Cake or death?

Eddie Izzard, my favorite British transvestite comedian, does a hilarious bit about the Church of England’s rather wussy approach to torture, as related to tea and cake. “Cake or Death?” he asks. Cake, please.

We had a dinner party last night, which I’ll get to eventually, and these darling little cakes were our (outrageously rich) dessert. This morning, I lazily dumped the icing rack I’d used into the dishwasher without scraping the excess chocolate off, and now the steam from the dishwasher is infusing the entire house with chocolate.

And ha! Who said a popover pan only has one use? And again with the cinnamon and orange . . .

Cinnamon-Orange Dark Chocolate Popover Cake 2

Cinnamon-Orange Dark Chocolate Popover Cakes (PDF)
Recipe 281 of 365

Dense, deeply chocolaty, and spiffed up with a few shakes of ancho chili powder, these are cakes for a dinner party. Serve one to each person, or one per couple – they’re rich enough to split.

Contrary to their name, these little cakes don’t actually rise all that much. They’re just made in a popover pan, which gives them a unique, sort of fancy-looking shape that I love.

TIME: 45 minutes active time
MAKES: 6 or 12 servings

1 stick (1/2 cup) unsalted butter, cut into 16 pieces, plus more for pan
4 ounces chopped bittersweet chocolate (about 65% to 70% cacao)
Zest of 1 orange
1/2 cup sugar
1/4 packed cup brown sugar
1/4 teaspoon ancho chili powder
1/4 teaspoon cinnamon
3 large eggs (room temperature)
1/2 cup unsweetened cocoa powder
2 tablespoons all-purpose flour
Cinnamon-Orange Ganache (recipe follows)
Cocoa powder or cinnamon, for dusting the cakes

Preheat the oven to 375 degrees and center one rack in the middle of the oven.

Butter all six cups of a popover pan (even if it’s nonstick), and set aside.

Place the remaining butter, chocolate, and orange zest in a small saucepan, and cook over very low heat, stirring constantly. When the chocolate pieces are almost entirely melted, remove from the heat and let the chocolate mixture sit for a few minutes. Stir until smooth, and transfer to a mixing bowl.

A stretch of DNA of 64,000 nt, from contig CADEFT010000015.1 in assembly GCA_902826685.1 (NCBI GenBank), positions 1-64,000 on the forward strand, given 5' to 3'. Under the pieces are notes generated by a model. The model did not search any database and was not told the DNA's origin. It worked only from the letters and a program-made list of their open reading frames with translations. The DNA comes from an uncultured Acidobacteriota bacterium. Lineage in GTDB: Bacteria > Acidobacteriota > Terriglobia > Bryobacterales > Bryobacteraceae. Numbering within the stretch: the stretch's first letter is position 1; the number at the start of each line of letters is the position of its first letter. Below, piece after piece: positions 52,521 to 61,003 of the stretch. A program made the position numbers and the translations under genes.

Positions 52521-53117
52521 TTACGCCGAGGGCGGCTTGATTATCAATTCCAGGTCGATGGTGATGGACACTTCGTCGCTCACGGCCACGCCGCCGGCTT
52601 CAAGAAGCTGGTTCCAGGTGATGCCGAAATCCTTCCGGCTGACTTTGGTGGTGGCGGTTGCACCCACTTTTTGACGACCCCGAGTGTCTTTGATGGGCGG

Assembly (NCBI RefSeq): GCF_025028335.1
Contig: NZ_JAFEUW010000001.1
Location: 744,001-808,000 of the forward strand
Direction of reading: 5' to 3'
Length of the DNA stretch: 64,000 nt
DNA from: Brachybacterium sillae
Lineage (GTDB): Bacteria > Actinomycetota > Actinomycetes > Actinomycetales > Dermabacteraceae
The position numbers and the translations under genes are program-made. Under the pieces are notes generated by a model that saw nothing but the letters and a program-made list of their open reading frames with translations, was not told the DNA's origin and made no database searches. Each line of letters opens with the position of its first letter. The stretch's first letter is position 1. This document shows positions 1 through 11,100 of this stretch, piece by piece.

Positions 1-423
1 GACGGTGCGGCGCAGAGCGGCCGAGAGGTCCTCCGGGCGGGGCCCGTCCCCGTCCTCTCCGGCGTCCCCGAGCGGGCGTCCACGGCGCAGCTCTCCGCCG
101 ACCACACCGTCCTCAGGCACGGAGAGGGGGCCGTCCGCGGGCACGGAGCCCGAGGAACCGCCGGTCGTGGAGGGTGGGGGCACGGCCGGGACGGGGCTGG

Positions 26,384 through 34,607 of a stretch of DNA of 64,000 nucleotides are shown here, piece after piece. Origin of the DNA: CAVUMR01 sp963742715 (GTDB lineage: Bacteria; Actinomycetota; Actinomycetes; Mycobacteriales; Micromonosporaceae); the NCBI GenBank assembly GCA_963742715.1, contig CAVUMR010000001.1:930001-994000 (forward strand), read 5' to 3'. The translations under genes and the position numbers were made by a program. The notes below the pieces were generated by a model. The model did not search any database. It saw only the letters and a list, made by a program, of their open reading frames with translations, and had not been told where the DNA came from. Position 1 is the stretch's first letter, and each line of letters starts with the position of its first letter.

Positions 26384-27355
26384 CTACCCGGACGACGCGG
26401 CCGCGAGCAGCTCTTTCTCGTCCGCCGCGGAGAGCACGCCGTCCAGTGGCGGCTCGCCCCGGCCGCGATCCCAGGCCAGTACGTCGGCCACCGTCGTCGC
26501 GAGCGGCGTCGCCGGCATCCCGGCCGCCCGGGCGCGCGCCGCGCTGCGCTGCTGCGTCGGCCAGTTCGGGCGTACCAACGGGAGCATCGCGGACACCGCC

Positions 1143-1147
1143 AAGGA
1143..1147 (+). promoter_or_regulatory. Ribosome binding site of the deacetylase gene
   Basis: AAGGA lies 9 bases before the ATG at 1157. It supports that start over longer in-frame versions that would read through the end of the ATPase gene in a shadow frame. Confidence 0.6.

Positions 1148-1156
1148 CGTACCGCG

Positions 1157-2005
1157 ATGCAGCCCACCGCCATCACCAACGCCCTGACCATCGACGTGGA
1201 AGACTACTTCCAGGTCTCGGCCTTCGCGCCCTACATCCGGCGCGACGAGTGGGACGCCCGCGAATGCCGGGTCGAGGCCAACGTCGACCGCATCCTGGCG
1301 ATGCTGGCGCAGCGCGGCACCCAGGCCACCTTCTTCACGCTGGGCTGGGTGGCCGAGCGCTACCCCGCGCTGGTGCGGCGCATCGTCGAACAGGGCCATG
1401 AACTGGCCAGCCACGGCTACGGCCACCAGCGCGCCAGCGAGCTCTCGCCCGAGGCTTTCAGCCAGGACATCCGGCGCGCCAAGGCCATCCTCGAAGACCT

Add the white and brown sugars, chili powder, and cinnamon and whisk until smooth. Whisk in the eggs one at a time, until the mixture is well combined. Sift the cocoa powder and flour over the batter and whisk it in, slowly at first. When all the dry ingredients have been incorporated, divide the batter between the six popover cups.

Bake the cakes for 20 minutes, or until the tops begin to crack. Place the popover pan on a cooling rack.

popover cakes

When the pan is cool enough to touch, invert the cakes onto the cooling rack (place the rack on top of the popover pan, invert both, and tap the cakes gently out of their pans), and let the cakes cool to room temperature.

nverting cakes

(At this point, the cakes can be wrapped and left overnight, if necessary. Make the ganache just before frosting cakes.)

Before frosting, place the cooling rack over a baking sheet (to catch the dripping chocolate.) Using a flat spatula or a small knife, spread the ganache over the tops and sides of the cakes. Allow the ganache to dry, then sprinkle with cinnamon or cocoa powder and serve.

Cinnamon-Orange Ganache

Ganache is just a mixture of chocolate and cream that, when poured over the
cake, gives it a smooth finish. Don’t be scared by the name! You can make it
while the cake cools, but don’t let it cool too much before using it.

(LIKE I DID HERE – I LET IT COOL TOO MUCH, AND IT GOT ALL CHUNKY = BAD IDEA, BUT NOTHING THAT COCOA POWDER CAN’T COVER!)

ganached cakes

1/2 cup heavy cream
1/8 teaspoon orange oil
4 ounces chopped bittersweet chocolate (about 65% to 70% cacao), finely chopped
1/4 teaspoon cinnamon

Heat the cream in a small saucepan over medium heat until just barely beginning to bubble at the edges. Remove from heat, wait a minute or two, then add the oil, chocolate, and cinnamon, and stir until the mixture is smooth and uniform. If the chocolate is still too thick to pour, add another tablespoon of cream, and mix again.

Cinnamon-Orange Dark Chocolate Popover Cake

2 Comments

Filed under Cakes, dessert, recipe

2 responses to “Cake or death?

  1. ~M

    Yumm, I will have to try a gluten-free version. Do you think I could make these in a muffin pan?

  2. Yeah, probably, although you might end up with 7 or 8 of them (and smaller cakes might bake for less time).

Leave a Reply

Fill in your details below or click an icon to log in:

WordPress.com Logo

You are commenting using your WordPress.com account. Log Out / Change )

Twitter picture

You are commenting using your Twitter account. Log Out / Change )

Facebook photo

You are commenting using your Facebook account. Log Out / Change )

Google+ photo

You are commenting using your Google+ account. Log Out / Change )

Connecting to %s